Act: They can scale-up the process, adapt it and if needed try something slightly different, or try something different altogether. They go through the same process of monitoring the changes until they are happy with the results.
The head of records should also report back to the quality improvement team for feedback and more ideas.
Unit 36: Tools for reducing wastage and working more efficiently
When you have completed this unit you should be able to:
- Identify sources of wastage in your work place.
- Apply the 80/20, the 5-S tool and visual management tools to reduce wastage of time and materials.
- Describe what is meant by a standardised care plan and how you go about creating one.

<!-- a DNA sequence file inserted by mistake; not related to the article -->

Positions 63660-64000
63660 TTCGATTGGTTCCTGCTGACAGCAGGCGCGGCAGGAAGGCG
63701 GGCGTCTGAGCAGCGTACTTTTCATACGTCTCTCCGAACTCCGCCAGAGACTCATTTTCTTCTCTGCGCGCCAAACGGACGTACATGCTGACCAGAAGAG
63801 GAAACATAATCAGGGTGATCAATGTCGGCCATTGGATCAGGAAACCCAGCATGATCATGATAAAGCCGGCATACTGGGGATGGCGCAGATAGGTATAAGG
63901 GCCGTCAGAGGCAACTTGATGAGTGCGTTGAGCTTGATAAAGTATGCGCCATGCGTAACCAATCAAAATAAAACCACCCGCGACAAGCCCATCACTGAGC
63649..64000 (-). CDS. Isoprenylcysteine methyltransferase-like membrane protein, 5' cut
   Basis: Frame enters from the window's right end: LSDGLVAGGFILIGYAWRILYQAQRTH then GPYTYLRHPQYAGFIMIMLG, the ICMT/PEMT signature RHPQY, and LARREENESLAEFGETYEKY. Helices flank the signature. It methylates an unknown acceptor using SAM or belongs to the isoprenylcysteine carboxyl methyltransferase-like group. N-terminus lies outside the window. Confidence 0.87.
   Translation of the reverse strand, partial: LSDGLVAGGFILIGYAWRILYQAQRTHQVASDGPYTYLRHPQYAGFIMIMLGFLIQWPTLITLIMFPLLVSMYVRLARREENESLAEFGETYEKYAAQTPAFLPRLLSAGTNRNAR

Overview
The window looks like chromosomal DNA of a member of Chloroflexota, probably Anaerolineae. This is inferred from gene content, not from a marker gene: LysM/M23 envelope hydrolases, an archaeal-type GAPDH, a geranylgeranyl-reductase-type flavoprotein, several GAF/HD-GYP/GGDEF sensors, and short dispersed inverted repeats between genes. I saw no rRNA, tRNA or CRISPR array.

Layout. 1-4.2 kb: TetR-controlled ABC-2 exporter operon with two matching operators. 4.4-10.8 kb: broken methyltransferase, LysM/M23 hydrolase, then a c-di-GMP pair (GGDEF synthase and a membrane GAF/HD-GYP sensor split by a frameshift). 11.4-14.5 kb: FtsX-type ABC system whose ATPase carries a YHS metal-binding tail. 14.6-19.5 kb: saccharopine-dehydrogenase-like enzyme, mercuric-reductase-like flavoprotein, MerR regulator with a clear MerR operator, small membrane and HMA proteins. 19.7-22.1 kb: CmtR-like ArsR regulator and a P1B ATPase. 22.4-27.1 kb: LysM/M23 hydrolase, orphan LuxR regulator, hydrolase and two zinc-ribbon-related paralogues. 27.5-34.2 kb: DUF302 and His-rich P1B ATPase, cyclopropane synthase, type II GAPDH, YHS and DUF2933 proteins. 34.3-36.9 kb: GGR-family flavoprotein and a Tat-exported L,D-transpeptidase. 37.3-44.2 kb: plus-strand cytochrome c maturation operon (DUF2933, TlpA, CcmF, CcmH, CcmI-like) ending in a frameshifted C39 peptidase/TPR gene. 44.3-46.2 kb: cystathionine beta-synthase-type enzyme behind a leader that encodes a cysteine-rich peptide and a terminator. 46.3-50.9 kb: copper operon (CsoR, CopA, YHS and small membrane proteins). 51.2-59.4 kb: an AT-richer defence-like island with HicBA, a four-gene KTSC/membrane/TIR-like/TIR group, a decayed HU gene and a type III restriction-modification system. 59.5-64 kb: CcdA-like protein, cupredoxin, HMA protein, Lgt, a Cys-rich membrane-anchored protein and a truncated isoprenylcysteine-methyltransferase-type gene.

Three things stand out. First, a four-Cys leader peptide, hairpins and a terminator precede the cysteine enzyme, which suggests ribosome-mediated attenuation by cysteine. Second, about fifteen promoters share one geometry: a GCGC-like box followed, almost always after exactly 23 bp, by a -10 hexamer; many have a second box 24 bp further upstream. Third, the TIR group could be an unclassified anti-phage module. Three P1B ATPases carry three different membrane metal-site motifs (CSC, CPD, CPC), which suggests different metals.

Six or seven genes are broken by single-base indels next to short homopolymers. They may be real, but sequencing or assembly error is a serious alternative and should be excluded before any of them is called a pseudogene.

- Explain what is meant by flow management.
36-1 Is wastage a problem in healthcare?
Yes. Healthcare systems, particularly public health facilities, can be very wasteful. They can waste the provider’s time:
- When you can’t find what you need.
- When you are continually being interrupted.
They can waste the patient’s time:
- Long waiting times, sometimes only to find that the services they have been waiting for are not available.
- Unnecessary administrative requirements.
They can block access to services for other patients:
- When you’ve discharged your patient but find he can’t go home.
Government health services can also be very wasteful of financial resources. For example:
- Large overstocks of drugs and materials that then expire.
- Inappropriate use of investigations or treatments.
- Water left running in unrepaired toilet cisterns.
- Air conditioning left on in offices over weekends and holidays.
Health systems in public health facilities can be very wasteful.
36-2 Why is it important to identify sources of waste in healthcare?